The Supreme Court
After additional hearings before the District Court of Alaska and the Ninth Circuit Court, the Ninth Circuit Court refused to rehear the case. This cleared the way for EXXON to file a petition for a Writ of Certiorari (for an appeal) with the United States Supreme Court in 2007. The petition was granted and the Supreme Court heard the case in 2008.
The Supreme Court reduced the final amount of punitive damages to about $500 million, arguing that punitive damages should not exceed actual damages (Gold and Bravin, 2009). While the verdict was cheered by EXXON, it caused great distress among the 32,000 fishermen, cannery workers and others in the Prince William Sound area who had suffered damages as a result of the disastrous oil spill from the EXXON Valdez in 1989. Average payouts per claimant were expected to be about $15,000. (Riccardi, 2008)
Author. “Statement by ExxonMobil Chairman and CEO, Rex W. Tillerson, Regarding the Valdez Supreme Court Ruling” Businesswire; June 25, 2008 accessed online 1/12/2009: http://www.businesswire.com/portal/site/exxonmobil/index.jsp?ndmViewId=news_view&ndmConfigId=1001106&newsId=20080625006111&newsLang=en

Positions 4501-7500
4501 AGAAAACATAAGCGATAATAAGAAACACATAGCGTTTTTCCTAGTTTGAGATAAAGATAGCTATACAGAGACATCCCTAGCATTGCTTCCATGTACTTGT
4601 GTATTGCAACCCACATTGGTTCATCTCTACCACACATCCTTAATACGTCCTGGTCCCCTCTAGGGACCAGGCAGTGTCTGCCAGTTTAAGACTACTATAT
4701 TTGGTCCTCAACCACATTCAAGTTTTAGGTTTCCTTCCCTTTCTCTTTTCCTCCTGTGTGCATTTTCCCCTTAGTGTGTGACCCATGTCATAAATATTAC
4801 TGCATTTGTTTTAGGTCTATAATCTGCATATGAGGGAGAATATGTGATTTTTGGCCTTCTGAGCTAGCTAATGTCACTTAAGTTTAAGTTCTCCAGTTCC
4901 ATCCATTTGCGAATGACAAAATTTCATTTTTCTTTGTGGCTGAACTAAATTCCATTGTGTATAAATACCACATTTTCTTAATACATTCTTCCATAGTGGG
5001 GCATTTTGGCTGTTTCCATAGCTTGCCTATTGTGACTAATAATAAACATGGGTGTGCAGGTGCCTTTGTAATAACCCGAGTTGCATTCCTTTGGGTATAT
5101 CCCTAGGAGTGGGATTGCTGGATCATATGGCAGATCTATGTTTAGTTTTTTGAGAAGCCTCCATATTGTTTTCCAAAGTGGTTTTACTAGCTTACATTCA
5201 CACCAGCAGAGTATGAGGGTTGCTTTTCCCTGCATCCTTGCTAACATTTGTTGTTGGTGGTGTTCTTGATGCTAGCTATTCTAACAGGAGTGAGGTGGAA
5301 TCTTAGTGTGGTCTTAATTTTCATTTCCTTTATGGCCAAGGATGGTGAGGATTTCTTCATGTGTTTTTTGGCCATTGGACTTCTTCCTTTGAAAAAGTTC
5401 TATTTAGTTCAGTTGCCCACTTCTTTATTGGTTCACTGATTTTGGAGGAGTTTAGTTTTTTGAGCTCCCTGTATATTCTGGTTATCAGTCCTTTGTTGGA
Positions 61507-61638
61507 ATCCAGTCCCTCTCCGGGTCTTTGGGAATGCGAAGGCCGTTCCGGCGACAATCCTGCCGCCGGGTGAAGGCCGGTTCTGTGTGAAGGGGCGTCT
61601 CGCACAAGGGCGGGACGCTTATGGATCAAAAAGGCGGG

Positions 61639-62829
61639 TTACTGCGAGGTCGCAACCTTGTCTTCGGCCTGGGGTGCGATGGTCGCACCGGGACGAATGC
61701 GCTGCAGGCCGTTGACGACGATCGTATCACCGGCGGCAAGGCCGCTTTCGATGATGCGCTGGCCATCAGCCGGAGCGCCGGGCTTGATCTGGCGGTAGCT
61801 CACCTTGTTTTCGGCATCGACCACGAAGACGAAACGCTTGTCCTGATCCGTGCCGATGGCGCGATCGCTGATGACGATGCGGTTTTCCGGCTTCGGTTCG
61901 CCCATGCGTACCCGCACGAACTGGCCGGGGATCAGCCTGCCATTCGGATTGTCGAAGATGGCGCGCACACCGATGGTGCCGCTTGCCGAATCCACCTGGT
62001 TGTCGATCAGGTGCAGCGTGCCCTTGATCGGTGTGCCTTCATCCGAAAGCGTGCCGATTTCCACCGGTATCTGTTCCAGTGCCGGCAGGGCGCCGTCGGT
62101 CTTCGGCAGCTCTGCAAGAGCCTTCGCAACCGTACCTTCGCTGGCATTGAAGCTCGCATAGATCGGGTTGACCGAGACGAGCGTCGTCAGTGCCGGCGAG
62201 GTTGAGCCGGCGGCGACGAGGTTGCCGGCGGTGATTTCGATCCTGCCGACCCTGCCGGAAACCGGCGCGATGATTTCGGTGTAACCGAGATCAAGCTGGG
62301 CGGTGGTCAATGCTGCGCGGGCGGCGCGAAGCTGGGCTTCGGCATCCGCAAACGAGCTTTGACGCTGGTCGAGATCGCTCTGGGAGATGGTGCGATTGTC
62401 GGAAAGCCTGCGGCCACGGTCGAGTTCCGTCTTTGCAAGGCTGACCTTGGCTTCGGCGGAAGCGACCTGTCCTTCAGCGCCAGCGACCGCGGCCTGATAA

Author. “The Whole Truth Campaign” accessed online 1/19/2009: http://www.wholetruth.net/caseBriefs.htm
EXXONMobil. Links to SEC filings: http://ir.exxonmobil.com/phoenix.zhtml?c=115024&p=irol- sec&secCat01.1_rs=1031&secCat01.1_rc=10
“EXXONMobil Sets Valdez Record Straight”: October 6, 2004. Accessed online: http://www.exxonmobil.com/Corporate/about_issues_valdez_record.aspx
Gold, Russel and Jess Bravin. “EXXON Oil-Spill Damages Slashed by Supreme Court” The Wall Street Journal, June 26, 2008; p. A1
Riccardi, Nicholas, “Valdez ruling pains many in Cordova, Alaska” The Los Angeles Times, June 26, 2008; accessed online a 1/19/2009: http://www.latimes.com/news/nationworld/nation/la-na-exxonreact26-2008jun26,0,3633443.story
Rubenstein, David, “There’s no accounting for the EXXON Valdez” The CPA Journal, July 1990. Accessed online, January 9, 2006 at http://www.nyscpa.org/cpajournal/old/09657092.htm
Appendix A – Excerpt from EXXONMobil 1989 Annual Report
EXXON Accrual of “provision for EXXON Valdez: 1989 total expense shown on income statement 1989 for EXXON Valdez: 2. 545 billion (page 30) net of tax effect on net income: $1.68 billion, (page 6)
Source: EXXON 1989 annual report. Footnote 14, page 37